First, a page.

When we’re helping our tiny humans do all the things, hand-feeding tacos, sitting through the 500th episode of CoComelon, cleaning poop out of the bathtub, holding make-believe tea parties, water-gun fights, bath time, brushing teeth, helping them ride a bike, having storytime, and giving them all the love, it’s special. Every minute we spend with our kids is more than precious; it feels like an act of resistance. This photo essay celebrates those daily triumphs of Black Fatherhood.

Thomas Boyd – Asheville, NC

Thomas lost a brother to opioids and a close relative to police violence—both were Black dads—but he retains a positive outlook on life. “Black Fatherhood is underrated, and I love everything about it,” Thomas told me. “I need to be here for my kids, and I’d consider myself a failure if I wasn’t. My favorite thing is when they open their eyes, because I’m so grateful to see them another day.”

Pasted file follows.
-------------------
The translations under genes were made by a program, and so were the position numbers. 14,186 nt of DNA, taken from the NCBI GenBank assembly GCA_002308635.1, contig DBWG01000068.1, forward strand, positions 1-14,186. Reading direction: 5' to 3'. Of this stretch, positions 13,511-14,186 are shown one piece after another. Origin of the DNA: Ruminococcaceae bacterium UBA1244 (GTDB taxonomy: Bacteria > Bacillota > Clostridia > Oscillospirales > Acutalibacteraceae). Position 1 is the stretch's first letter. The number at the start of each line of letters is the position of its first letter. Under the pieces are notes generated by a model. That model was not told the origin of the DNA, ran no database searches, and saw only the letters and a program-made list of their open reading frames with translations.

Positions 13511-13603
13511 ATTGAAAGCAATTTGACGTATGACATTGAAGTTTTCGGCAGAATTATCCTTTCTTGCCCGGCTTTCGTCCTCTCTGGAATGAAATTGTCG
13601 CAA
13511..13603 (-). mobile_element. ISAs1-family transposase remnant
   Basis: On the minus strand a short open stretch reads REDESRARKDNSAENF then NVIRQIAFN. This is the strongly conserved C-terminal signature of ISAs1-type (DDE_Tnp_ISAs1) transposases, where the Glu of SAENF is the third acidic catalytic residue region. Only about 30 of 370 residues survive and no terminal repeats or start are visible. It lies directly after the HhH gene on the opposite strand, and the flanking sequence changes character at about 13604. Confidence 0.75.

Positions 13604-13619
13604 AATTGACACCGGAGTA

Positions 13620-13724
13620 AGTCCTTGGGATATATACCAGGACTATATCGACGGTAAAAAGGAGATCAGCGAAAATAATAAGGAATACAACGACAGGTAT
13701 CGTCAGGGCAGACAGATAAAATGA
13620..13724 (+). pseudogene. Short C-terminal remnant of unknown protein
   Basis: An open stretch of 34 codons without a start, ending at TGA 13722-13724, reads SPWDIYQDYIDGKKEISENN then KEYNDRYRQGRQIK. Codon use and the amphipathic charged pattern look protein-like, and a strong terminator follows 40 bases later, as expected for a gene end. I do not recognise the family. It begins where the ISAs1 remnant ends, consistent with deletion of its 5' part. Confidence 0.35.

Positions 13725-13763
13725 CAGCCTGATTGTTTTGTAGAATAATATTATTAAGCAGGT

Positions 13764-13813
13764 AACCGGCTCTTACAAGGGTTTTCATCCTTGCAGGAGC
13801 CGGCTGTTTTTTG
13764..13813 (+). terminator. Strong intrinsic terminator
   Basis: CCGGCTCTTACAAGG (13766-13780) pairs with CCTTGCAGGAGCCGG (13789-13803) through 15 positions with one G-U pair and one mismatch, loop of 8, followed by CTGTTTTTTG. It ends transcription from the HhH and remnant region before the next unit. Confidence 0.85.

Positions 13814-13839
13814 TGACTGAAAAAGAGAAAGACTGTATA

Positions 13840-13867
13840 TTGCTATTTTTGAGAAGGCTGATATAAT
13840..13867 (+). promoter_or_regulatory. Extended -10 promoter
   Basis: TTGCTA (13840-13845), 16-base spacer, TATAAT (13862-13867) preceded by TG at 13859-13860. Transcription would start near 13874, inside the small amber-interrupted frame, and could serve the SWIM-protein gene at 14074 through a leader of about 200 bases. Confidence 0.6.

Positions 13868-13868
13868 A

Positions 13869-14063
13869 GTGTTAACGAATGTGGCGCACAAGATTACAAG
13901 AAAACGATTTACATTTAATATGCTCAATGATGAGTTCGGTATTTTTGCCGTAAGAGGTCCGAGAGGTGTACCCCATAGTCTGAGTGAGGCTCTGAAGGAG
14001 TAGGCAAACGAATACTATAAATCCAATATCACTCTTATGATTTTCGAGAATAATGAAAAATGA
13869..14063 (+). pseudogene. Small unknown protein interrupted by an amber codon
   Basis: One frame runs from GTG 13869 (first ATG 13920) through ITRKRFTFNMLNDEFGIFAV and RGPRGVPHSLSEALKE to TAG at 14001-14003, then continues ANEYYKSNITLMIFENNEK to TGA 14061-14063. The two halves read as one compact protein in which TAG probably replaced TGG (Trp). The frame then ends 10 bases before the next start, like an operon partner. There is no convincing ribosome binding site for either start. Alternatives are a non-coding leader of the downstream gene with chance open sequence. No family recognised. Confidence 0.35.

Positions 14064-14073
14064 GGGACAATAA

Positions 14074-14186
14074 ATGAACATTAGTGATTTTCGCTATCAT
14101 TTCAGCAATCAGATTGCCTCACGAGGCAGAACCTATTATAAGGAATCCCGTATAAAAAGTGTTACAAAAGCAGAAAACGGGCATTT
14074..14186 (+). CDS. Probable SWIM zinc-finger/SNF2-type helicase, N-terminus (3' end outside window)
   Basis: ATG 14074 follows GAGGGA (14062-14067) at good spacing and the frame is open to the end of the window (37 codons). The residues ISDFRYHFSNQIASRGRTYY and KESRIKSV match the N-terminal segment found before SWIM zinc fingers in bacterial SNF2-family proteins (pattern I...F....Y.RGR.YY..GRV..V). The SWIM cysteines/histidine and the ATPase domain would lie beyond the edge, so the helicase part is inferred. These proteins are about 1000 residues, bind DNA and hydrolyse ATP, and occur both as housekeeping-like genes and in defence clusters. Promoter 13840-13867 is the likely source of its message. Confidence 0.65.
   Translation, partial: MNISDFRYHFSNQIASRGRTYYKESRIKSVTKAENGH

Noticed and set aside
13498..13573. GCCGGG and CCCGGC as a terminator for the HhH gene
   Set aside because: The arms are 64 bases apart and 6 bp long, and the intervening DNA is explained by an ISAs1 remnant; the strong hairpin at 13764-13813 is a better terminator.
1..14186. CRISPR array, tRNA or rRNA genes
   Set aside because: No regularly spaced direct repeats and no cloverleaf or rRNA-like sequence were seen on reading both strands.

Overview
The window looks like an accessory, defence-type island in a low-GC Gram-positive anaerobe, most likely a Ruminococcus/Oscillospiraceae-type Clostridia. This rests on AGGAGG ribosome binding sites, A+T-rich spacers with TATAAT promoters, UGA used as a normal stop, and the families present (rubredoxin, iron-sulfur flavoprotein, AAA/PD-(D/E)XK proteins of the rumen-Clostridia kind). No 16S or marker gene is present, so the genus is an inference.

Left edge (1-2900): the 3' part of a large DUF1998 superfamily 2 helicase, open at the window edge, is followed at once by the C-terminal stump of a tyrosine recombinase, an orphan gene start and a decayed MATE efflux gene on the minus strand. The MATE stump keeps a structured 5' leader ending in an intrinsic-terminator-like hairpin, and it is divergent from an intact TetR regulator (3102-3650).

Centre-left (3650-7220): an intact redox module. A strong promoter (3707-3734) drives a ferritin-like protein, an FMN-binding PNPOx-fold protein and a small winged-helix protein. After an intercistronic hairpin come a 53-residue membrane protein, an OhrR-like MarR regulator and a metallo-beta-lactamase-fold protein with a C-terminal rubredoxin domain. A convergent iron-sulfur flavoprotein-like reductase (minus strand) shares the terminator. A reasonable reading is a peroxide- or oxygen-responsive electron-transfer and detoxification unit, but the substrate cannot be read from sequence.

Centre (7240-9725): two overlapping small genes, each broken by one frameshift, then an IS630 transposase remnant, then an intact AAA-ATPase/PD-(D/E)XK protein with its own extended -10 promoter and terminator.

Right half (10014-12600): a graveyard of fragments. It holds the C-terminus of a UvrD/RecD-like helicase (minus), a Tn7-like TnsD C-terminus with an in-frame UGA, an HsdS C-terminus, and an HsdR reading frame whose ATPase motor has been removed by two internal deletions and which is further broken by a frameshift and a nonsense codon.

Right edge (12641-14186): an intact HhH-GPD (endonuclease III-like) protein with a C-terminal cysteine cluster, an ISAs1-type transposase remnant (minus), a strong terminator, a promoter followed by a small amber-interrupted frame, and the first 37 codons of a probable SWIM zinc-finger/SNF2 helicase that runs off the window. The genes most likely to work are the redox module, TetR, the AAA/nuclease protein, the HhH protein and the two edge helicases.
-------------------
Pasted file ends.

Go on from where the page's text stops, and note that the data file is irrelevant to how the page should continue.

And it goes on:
Kenneth Okam – Charlotte, NC

I was walking around uptown Charlotte when I spotted Kenneth walking with his family. We exchanged the Black nod, and I told him how beautiful his family was. He looked like the happiest man alive, and he had every reason to be.

Damion Fonville – Wrightsville Beach, NC

“I don’t even look at it as a job or a task; Fatherhood is a joy and fun. It’s just amazing watching your kids grow and turn into a little you,” said Damion. “People still have a false perception about Black fathers not being around and not taking care of their kids, so being a Black dad makes me proud and makes me want to give my kids everything in the world. Everything about being a dad is beautiful; it’s a blessing. My favorite thing is getting to be a kid all over again with my kids. Both of my kids cling to me like magnets on metal, and I love it!”